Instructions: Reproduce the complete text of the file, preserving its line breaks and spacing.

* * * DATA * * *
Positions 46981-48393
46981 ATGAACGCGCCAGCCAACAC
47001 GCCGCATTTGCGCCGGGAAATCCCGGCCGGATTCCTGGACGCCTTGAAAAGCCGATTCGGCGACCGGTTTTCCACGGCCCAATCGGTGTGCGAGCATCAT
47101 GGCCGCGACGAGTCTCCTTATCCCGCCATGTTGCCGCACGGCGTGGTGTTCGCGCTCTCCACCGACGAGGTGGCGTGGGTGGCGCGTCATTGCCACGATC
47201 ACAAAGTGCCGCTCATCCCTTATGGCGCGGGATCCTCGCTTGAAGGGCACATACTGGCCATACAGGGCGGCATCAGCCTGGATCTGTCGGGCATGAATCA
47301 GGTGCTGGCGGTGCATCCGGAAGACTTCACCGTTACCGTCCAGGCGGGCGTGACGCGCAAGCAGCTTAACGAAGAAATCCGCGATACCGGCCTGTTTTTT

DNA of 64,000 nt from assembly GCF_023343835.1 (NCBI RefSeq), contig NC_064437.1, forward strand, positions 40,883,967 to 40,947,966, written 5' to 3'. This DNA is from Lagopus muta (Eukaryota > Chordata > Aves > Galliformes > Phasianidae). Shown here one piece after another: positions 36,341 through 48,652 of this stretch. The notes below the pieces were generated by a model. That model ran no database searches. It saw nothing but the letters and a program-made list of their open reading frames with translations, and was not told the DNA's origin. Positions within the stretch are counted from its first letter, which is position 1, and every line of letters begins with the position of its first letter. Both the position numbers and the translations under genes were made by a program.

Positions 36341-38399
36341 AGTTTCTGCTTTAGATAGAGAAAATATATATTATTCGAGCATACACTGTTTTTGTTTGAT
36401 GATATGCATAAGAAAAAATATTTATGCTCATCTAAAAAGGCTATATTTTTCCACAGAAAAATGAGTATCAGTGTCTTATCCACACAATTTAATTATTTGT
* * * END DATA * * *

Positions 46981-48393
46981 ATGAACGCGCCAGCCAACAC
47001 GCCGCATTTGCGCCGGGAAATCCCGGCCGGATTCCTGGACGCCTTGAAAAGCCGATTCGGCGACCGGTTTTCCACGGCCCAATCGGTGTGCGAGCATCAT
47101 GGCCGCGACGAGTCTCCTTATCCCGCCATGTTGCCGCACGGCGTGGTGTTCGCGCTCTCCACCGACGAGGTGGCGTGGGTGGCGCGTCATTGCCACGATC
47201 ACAAAGTGCCGCTCATCCCTTATGGCGCGGGATCCTCGCTTGAAGGGCACATACTGGCCATACAGGGCGGCATCAGCCTGGATCTGTCGGGCATGAATCA
47301 GGTGCTGGCGGTGCATCCGGAAGACTTCACCGTTACCGTCCAGGCGGGCGTGACGCGCAAGCAGCTTAACGAAGAAATCCGCGATACCGGCCTGTTTTTT

DNA of 64,000 nt from assembly GCF_023343835.1 (NCBI RefSeq), contig NC_064437.1, forward strand, positions 40,883,967 to 40,947,966, written 5' to 3'. This DNA is from Lagopus muta (Eukaryota > Chordata > Aves > Galliformes > Phasianidae). Shown here one piece after another: positions 36,341 through 48,652 of this stretch. The notes below the pieces were generated by a model. That model ran no database searches. It saw nothing but the letters and a program-made list of their open reading frames with translations, and was not told the DNA's origin. Positions within the stretch are counted from its first letter, which is position 1, and every line of letters begins with the position of its first letter. Both the position numbers and the translations under genes were made by a program.

Positions 36341-38399
36341 AGTTTCTGCTTTAGATAGAGAAAATATATATTATTCGAGCATACACTGTTTTTGTTTGAT
36401 GATATGCATAAGAAAAAATATTTATGCTCATCTAAAAAGGCTATATTTTTCCACAGAAAAATGAGTATCAGTGTCTTATCCACACAATTTAATTATTTGT